And, prey-tell, what is this tale? Well, it appears that Suge initially devised a scheme to set up a rivalry between his own record label, Death Row Records, and Biggies label, managed by Puffy. And then, when Tupac was threatening to leave Suge, he hired a number of ex-cops (who are named) to kill Tupac, and then Biggie, as if it was a retaliation.

Now what does Suge think about all of this? Nothing - as he is in jail for another crime. And his motive? Cash of course. Though money does not buy the loss of a son, and Biggies Mum - Marcia Wallace - is now working with Russell Pool to find the murderer of her son, as well as a dubious connection with the FBI, who where tailing Biggie and Tupac prior to their deaths.

Nick Broomfield does it again. He is able to entertain and inform us – the viewer – in yet another documentary, which he bumbles around in, picks up clues, and presents to us a slice of life wrapped within a sad tale of music, mystery, and mirth.

Biggie and Tupac
Now the structure of Nick’s chronicling is somewhat jumbled, plus on top of that, it unravels itself in a rather natural way that just defies belief. The pretext is set (Biggie and Tupacs deaths) – the background laid (their respective origins) – and from then on in, we are next driven down a long and winding road filled with bold characters, and revealing revelations.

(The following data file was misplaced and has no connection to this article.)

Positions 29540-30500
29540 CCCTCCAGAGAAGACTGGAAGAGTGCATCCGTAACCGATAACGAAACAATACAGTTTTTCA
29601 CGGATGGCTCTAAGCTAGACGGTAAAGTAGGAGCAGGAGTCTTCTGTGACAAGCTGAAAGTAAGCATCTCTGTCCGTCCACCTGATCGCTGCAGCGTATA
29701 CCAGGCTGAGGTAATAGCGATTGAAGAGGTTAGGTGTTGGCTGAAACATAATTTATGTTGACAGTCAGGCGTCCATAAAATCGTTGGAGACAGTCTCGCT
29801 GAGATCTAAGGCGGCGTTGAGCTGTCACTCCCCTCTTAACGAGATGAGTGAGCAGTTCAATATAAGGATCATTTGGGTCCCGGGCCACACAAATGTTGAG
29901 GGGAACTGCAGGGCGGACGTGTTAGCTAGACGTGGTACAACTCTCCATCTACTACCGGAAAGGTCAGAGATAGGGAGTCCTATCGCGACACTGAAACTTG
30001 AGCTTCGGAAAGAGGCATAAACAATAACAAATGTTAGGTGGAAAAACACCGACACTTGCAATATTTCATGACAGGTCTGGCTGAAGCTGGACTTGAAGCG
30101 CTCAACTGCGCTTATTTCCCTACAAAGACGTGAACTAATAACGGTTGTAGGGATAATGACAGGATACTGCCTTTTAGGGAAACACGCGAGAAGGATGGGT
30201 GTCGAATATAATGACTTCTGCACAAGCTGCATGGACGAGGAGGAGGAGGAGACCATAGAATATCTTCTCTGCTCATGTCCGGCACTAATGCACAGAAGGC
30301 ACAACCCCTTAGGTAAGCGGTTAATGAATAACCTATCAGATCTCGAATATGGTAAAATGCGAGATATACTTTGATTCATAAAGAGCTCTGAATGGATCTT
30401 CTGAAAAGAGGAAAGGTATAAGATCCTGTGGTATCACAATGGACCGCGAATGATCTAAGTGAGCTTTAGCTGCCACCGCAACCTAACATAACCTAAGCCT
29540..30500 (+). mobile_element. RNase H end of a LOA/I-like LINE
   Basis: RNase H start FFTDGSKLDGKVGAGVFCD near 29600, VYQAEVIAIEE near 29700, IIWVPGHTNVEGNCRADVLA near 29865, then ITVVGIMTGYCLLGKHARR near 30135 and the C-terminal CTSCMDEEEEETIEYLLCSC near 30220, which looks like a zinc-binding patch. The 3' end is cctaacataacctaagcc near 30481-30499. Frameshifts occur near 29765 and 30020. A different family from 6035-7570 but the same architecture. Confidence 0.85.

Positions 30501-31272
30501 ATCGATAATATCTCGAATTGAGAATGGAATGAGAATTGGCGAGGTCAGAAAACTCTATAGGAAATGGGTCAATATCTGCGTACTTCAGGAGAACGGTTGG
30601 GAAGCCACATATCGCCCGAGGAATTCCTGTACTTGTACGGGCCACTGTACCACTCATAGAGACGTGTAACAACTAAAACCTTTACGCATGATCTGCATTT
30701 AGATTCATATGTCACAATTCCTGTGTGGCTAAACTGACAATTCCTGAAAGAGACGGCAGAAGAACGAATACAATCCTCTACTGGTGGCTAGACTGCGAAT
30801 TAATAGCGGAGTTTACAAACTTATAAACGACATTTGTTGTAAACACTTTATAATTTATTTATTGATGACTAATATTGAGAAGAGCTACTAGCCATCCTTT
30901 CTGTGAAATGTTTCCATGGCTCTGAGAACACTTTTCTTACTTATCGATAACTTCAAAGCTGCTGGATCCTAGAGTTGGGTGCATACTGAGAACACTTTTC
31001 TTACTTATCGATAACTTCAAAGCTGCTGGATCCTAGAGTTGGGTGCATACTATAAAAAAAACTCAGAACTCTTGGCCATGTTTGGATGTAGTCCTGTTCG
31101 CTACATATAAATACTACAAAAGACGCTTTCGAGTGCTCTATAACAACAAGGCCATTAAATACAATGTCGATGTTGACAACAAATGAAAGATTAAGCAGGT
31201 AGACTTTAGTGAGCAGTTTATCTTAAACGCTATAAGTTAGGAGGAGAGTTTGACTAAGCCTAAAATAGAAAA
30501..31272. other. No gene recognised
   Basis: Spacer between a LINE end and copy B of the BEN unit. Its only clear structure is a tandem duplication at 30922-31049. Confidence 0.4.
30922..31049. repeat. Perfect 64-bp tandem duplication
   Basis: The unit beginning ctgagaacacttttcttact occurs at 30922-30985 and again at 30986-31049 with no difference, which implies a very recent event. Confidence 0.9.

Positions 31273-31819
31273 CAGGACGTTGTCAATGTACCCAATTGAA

All the people that Nick gets to interview – from Biggies Mother, Marcia, to the crooked accountant – come across as sincere in their words and honest in their tone. Granted, the odd one or two do come across as somewhat jovial – like Kevin Hackie or the gang-bang Latino girl. Nevertheless, Nick’s case is presented in a revealing and logical way, which I am sure now has legs to stand on for further investigations.

Biggie And Tupac

Now on a side note, I know that some of the subjects touched upon, was just that – touched. And am sure that they could have all been expanded in more detail. Though, I surmise the reason why Nick did not do this, is because this would have diverted away from the central core of the film – Biggie and Tupac’s deaths.

These ‘subjects’ which I am refereeing to, are the FBI stance in subverting the black’s race with dissension, as well as the whole Compton ghetto environment that Suge and one of the killers came from.

Personally speaking, I find that these pertinent issues could have given this documentary a much more fuller understanding in the background to these related people / institutions. Saying that though, I understand why it was left out - too much can sometimes be too much - and dilute the overall  through-line. Right Nick?

Good documentary. And it is highly recommended to those who like rapping, black American culture, or a murder-mystery. Make music online.


BIGGIE & TUPAC BIGGIE & TUPAC Reviewed by David Andrews on February 17, 2011 Rating: 5